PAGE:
NIEM vs. RIM
Having previously used the NIEM standard in a project, my first reaction when I started to work with the HL7 CDA and the related Reference Information Model (RIM) refinement process was, "why not use the NIEM?". The NIEM approach is proven and has been successfully used in complex data exchange scenarios in criminal justice and other sensitive domains.
The HL7 RIM expressed as a set of UML class diagrams defines a foundation model for health care and clinical data. The HL7 Clinical Document Architecture (CDA) is derived from the HL7 RIM through a refinement process that generates a Refined Message Information Model (R-MIM) for the CDA. The HL7 Continuity of Care Document (CCD) and HITSP C32 specifications define additional constraints on the HL7 CDA. Although the HL7 CCD was in fact an original attempt to harmonize the HL7 CDA and the ASTM CCR, there is still a need to define a unified data model for health information exchange. The Meaningful Use Interim Final Rule (IFR) allows both the CCD and the CCR for data exchange.
Ease of Use
From a software development point of view, the HL7 CCD and HITSP C32 standards are complex to learn and use. Data exchange standards don't provide any value by themselves. They provide value when they are used to create software solutions that improve the quality and safety of care and reduce costs. Therefore, ease of use represents an important requirement for a health data exchange standard. How do you create an XML data exchange standard that developers can learn quickly and that is easy to use?
Something as simple as adopting a component naming convention that conveys the semantics of those components is a good start. For example, ISO 11179, Part 5 entitled "Naming and Identification Principles" defines the following convention for naming data components:
- Object-class qualifier terms (0 or more).
- An object class term (1).
- Property qualifier terms (0 or more).
- A property term (1).
- Representation qualifier terms (0 or more).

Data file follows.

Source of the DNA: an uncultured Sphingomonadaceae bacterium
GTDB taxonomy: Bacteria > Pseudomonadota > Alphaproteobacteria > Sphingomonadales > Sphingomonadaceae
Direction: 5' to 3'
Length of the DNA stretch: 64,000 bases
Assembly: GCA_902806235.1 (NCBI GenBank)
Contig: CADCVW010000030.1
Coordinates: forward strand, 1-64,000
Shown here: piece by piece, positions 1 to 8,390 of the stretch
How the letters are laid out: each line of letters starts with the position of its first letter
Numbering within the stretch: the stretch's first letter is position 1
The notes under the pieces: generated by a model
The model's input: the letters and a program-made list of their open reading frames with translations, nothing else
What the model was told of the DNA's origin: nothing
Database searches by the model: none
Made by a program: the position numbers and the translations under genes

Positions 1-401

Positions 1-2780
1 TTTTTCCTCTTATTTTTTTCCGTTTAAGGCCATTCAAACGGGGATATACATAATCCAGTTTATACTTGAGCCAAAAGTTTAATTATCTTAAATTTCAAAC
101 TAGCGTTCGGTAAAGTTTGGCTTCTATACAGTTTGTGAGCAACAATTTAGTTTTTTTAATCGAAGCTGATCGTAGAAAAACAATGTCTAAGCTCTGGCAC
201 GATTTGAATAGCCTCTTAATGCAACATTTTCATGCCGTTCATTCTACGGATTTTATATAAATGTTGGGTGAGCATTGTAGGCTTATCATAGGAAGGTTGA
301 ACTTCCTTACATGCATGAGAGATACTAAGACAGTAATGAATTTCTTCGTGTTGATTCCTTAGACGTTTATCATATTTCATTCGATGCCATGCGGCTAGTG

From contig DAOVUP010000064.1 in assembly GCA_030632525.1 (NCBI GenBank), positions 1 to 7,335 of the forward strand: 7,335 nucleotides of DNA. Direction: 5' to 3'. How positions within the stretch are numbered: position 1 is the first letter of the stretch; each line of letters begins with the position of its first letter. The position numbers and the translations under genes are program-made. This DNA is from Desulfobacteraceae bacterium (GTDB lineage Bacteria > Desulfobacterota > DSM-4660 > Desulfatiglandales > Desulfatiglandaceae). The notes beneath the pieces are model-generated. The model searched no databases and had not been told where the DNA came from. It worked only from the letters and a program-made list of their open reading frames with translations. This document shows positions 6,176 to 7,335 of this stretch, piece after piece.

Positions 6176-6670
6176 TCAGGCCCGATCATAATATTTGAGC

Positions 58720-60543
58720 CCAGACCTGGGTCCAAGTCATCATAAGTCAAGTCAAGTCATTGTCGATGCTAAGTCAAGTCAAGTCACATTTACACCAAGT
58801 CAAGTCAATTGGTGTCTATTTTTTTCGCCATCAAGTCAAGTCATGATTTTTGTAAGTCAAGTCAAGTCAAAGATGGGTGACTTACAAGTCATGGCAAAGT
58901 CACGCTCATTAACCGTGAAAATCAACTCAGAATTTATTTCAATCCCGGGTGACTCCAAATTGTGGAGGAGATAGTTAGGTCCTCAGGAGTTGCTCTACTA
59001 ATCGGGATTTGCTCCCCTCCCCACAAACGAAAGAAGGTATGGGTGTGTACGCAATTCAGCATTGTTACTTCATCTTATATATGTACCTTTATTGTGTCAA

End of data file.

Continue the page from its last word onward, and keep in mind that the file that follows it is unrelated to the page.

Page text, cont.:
- A representation term (1).
An example of an element name that follows that recommendation is <PersonBirthLocation>. Not having a component naming convention or using cryptic names make it hard for developers to understand a new XML vocabulary. Disk space is cheap these days, so there is no reason to keep using those cryptic names.
Defining components is also important. ISO 11179, Part 4 entitled "Formulation of Data Definitions" provides the following recommendations for defining data components:
- state the essential meaning of the concept
- be precise and unambiguous
- be concise
- be able to stand alone
- be expressed without embedding rationale, functional usage, or procedural information
- avoid circular reasoning
- use the same terminology and consistent logical structure for related definitions
- be appropriate for the type of metadata item being defined
In general, consistency based on a predefined XML Schema Naming and Design Rules (NDRs) document which is itself based on recognized XML Schema design patterns can contribute to ease of use.
Key to adoption is the ability for an average software developer to use familiar tools including existing open source software to generate and process instances of the exchange XML schema. Examples of these tools include:
- XML databinding tools such as JAXB
- XML APIs such as JDOM or DOM4J
- Mapping and storing the data in existing relational databases (this is what the majority of developers know)
- Web Services Framework such as Apache CXF.
Reference Implementation and Testing Ease of Use
Creating a reference implementation with existing open source tools and testing ease of use should be part of releasing new health data exchange standards.